Stan Swofford, RIP

UPDATED: Editor Cindy Loman has written a nice appreciation of Stan.

UPDATED, AGAIN: The family obituary.

One of the best journalists I’ve ever had the honor of working with, Stan Swofford, died last night. Greensboro and North Carolina are poorer today.

I wrote about Stan when he retired from the News & Record, and when he won his fourth Landmark Award. I’m going to let others talk about Stan’s prowess as an investigative reporter and as finalist for the Pulitzer Prize and his post-newspaper career writing books.

I knew of Stan well before I came to the News & Record. I met him when I was a reporter for the Citizen-Times in Asheville and my roommate brought Stan and Brent Hackney, another reporter with the Greensboro Daily News to our apartment after the bars closed at 2 a.m.. I was asleep. They started to continue their drinking, woke me up and I went downstairs and told them to get the hell out so I could go back to sleep. I didn’t know who they were and didn’t care. Until the next day when my roommate told me that was Stan. He had just been named a finalist for the Pulitzer. Of course, I knew who he was.

Seven years later, I’m hired as on at the News & Record in the lowest editing rung there was. Great.

I was a new assistant city state editor working the morning shift for the afternoon paper, and I had been told to get someone to the United Way meeting the next morning. The United Way report-out on how its fund-raising was going was, to be generous, worth about three inches deep inside the paper. The only person I could find who was remotely available was Stan. Stan was always working on a long-term project, and for good reason, he was a freaking Pulitzer finalist! Along with Jim Schlosser and Jerry Bledsoe, he was the grand poobah of the newsroom. Meanwhile, I was a wet-behind-the-ears editor.

I went to his desk. “Stan, could you cover the United Way meeting tomorrow morning?” I asked.

He looked up at me, said he could, and asked me when and where.

The next day, he went to the meeting and filed his story. I saw it in our ancient computer system, but when I went to edit it, it had disappeared. I couldn’t find it anywhere. My deadline was 12:30. At 12:15, as Stan and some other other reporters were preparing to go to lunch, I walked over.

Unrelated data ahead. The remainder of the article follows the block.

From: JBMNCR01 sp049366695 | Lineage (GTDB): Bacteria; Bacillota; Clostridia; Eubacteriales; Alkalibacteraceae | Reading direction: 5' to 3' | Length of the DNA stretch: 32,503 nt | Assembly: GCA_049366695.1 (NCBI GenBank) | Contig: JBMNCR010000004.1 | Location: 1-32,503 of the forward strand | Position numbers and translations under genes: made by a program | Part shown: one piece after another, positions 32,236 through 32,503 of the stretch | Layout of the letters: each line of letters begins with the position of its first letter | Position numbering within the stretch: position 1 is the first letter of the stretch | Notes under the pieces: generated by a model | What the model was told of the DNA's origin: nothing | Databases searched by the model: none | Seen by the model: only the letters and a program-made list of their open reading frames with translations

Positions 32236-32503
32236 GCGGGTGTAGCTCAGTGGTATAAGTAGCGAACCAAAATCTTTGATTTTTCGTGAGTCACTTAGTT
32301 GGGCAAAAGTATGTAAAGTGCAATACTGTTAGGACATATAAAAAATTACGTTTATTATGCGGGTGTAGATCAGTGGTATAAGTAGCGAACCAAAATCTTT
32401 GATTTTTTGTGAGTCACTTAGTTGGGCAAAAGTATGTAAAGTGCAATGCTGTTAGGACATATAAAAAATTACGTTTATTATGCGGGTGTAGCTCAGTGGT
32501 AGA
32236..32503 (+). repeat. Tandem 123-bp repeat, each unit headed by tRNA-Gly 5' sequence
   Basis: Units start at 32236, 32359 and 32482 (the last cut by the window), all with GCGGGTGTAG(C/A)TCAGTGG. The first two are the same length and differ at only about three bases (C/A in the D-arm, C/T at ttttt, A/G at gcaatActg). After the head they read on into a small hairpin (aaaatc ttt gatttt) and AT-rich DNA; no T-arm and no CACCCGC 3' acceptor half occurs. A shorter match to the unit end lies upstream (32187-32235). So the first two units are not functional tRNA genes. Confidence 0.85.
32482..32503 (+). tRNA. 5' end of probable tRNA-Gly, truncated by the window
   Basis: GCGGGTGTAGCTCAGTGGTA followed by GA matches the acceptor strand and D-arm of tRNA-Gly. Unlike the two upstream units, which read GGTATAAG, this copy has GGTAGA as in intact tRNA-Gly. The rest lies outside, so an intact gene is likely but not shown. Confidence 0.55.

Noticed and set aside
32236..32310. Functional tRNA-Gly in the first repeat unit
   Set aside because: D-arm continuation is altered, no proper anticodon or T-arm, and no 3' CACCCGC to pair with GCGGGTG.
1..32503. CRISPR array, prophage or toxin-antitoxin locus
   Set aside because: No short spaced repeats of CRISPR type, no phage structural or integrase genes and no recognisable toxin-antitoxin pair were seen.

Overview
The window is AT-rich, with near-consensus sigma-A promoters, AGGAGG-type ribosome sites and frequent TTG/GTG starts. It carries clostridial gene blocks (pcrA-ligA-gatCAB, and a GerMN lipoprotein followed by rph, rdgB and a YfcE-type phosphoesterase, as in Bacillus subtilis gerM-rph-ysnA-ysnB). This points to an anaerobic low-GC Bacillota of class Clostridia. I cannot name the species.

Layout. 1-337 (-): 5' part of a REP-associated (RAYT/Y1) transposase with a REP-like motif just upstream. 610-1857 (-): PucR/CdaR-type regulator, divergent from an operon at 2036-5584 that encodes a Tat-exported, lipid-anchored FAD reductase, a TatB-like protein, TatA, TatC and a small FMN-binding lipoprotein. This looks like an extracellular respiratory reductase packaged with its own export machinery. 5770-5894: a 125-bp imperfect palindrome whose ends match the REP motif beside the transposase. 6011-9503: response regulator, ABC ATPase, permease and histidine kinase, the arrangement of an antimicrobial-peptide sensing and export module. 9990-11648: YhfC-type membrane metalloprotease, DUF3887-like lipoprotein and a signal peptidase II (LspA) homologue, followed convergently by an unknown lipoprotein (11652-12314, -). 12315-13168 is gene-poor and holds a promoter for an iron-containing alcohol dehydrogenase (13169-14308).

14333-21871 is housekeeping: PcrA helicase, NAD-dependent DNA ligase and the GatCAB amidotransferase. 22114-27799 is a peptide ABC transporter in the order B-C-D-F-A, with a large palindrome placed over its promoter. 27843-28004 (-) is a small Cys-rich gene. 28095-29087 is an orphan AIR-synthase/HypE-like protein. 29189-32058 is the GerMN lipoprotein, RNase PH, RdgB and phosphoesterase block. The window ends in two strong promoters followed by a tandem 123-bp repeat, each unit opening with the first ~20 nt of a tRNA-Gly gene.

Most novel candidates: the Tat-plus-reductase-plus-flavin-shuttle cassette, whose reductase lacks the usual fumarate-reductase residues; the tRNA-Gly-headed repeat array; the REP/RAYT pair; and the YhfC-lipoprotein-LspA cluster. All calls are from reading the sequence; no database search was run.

“Stan, I know you filed your story but the computer’s eaten it. I’m sorry but, umm, can you rewrite it and file it again?”

The other reporters started chuckling. Stan didn’t groan or make a face or say anything but “OK. When’s my deadline?”

Then he turned to the others and said, “Where are y’all going? I’ll meet you.”

He made the 12:30 deadline.

One of the reporters came to me afterward and said, “That’s the fastest Stan’s ever written a story.”

To me, that captures Stan as both a journalist and as a person.

Greensboro — hell, North Carolina — will miss you, Stan.

13 thoughts on “Stan Swofford, RIP

  1. The Wilmington 10 story came to life because of Stan, but more than that he was a good friend. He loved the craft and wanted you to love it like he did. I often picked at Stan. He was an old school reporter – smoking, drinking, cussing – but he also wanted to keep abreast of what was new.

  2. Well, damn. My last conversation with him was just a few weeks ago and must have lasted a good hour. We covered kids, politics, journalism, and, of course, UNC basketball. I am glad I got the chance to tell him how much I’ve admired him and his work over the years, and what fun it was to have him for a co-worker.

  3. As a reporter, I actually had the honor of following a story Stan had started: The case of western N.C. Democratic power broker Zeno Ponder. I learned tons from that experience, but the thing I learned most was that, at 28 or 29 at that point, I wasn’t in the same universe as Stan. RIP. You were an all-time great, and also a heck of a nice guy.